1 There are, of course, exceptions to this rule, particularly among the most outre right-wing agitators--see especially Leo Lowenthal and Norbert Guterman: Prophets of Deceit: A Study of the Techniques of the American Agitator (New York, 1949), ch. 9--but their significance is arguable. See, however, the interesting suggestions on the relation between styles of thought and patterns of psychosis in N. McConaghy: "Modes of Abstract Thinking and Psychosis," American Journal of Psychiatry, CXVII (August 1960), 106--10.

Of course, the term "paranoid style" is pejorative, and it is meant to be; the paranoid style has a greater affinity for bad causes than good. But nothing entirely prevents a sound program or a sound issue from being advocated in the paranoid style, and it is admittedly impossible to settle the merits of an argument because we think we hear in its presentation the characteristic paranoid accents. Style has to do with the way in which ideas are believed and advocated rather than with the truth or falsity of their content.3

A few simple and relatively non-controversial examples may make this distinction wholly clear. Shortly after the assassination of President Kennedy, a great deal of publicity was given to a bill, sponsored chiefly by Senator Thomas E. Dodd of Connecticut, to tighten federal controls over the sale of firearms through the mail. When hearings were being held on the measure, three men drove 2,500 miles to Washington from Bagdad, Arizona, to testify against it. Now there are arguments against the Dodd bill which, however unpersuasive one may find them, have the color of conventional political reasoning. But one of the Arizonans opposed it with what might be considered representative paranoid arguments, insisting that it was "a further attempt by a subversive power to make us part of one world socialistic government" and that it threatened to "create chaos" that would help "our enemies" to seize power.5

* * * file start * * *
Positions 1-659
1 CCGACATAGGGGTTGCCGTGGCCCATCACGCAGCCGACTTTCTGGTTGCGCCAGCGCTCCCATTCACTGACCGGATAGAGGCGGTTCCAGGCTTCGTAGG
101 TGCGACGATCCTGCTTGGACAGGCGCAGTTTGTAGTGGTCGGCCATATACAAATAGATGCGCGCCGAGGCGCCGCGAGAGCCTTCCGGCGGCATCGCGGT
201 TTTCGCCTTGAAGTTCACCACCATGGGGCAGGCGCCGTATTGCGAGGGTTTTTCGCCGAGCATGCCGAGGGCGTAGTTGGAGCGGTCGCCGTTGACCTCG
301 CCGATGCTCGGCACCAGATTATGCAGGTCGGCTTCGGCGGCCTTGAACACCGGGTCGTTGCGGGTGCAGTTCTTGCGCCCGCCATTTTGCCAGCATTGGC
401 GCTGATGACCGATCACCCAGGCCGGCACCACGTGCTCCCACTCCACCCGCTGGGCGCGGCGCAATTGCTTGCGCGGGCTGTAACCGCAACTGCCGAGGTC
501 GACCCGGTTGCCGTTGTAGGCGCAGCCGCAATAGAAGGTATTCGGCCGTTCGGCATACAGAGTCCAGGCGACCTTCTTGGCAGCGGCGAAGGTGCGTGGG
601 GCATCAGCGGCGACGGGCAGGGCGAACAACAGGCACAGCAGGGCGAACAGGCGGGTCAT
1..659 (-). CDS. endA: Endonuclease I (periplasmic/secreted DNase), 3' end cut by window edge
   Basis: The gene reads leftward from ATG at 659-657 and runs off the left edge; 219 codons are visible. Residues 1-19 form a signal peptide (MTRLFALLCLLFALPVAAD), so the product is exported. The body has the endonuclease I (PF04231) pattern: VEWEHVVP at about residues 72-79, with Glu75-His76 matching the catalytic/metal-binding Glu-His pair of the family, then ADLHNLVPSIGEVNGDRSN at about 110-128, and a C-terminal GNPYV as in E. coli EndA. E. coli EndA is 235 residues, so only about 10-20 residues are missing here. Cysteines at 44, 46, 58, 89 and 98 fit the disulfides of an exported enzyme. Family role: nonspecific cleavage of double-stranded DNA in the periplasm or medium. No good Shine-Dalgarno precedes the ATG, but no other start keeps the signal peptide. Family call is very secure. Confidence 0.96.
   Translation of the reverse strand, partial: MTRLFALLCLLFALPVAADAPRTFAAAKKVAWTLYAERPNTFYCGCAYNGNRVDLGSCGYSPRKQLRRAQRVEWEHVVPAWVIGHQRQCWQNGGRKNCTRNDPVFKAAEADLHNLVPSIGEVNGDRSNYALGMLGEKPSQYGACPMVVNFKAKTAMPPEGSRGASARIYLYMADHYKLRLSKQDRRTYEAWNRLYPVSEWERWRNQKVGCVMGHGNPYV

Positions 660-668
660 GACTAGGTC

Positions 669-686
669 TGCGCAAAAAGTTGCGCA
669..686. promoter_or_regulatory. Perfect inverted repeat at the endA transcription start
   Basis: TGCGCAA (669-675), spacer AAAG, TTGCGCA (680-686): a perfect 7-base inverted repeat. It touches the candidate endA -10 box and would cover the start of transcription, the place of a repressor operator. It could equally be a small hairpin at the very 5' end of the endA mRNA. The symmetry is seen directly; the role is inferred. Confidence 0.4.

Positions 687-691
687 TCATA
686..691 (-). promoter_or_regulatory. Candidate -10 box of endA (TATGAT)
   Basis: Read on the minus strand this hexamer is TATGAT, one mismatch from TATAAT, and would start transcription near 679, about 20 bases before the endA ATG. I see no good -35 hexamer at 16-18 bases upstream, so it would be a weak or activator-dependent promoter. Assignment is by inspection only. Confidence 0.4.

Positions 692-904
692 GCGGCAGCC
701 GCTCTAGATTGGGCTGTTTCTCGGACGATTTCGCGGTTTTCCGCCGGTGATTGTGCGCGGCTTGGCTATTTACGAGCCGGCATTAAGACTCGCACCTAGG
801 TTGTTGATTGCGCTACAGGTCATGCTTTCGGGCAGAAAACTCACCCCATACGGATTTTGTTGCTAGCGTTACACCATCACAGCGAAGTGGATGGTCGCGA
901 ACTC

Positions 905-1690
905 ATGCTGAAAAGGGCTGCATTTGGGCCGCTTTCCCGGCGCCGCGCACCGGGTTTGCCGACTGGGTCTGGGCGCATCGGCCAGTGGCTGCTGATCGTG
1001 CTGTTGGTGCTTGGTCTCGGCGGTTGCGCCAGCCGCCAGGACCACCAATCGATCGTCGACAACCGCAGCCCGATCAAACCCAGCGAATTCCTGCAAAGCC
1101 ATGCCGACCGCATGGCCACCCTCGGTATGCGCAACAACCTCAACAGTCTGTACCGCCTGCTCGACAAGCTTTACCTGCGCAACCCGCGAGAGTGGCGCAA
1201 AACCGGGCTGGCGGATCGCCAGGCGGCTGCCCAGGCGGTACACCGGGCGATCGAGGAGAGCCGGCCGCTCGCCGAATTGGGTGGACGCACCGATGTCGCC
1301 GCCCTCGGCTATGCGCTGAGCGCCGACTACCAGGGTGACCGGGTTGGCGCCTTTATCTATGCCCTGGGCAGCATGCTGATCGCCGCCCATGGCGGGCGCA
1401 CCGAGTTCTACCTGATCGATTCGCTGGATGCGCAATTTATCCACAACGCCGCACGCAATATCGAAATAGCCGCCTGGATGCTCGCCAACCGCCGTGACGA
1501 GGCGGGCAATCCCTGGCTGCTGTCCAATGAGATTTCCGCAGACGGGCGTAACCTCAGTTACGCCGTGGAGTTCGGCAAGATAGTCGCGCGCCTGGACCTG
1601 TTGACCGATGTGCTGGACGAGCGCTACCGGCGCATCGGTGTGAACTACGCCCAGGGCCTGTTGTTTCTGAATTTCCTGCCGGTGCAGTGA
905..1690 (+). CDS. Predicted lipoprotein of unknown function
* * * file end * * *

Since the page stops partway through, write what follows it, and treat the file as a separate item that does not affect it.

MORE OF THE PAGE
Again, it is common knowledge that the movement against the fluoridation of municipal water supplies has been catnip for cranks of all kinds, especially for those who have obsessive fear of poisoning. It is conceivable that at some time scientists may turn up conclusive evidence that this practice is, on balance, harmful; and such a discovery would prove the antifluoridationists quite right on the substance of their position. But it could hardly, at the same time, validate the contentions of those among them who, in characteristic paranoid fashion, have charged that fluoridation was an attempt to advance socialism under the guise of public health or to rot out the brains of the community by introducing chemicals in the water supply in order to make people more vulnerable to socialist or communist schemes.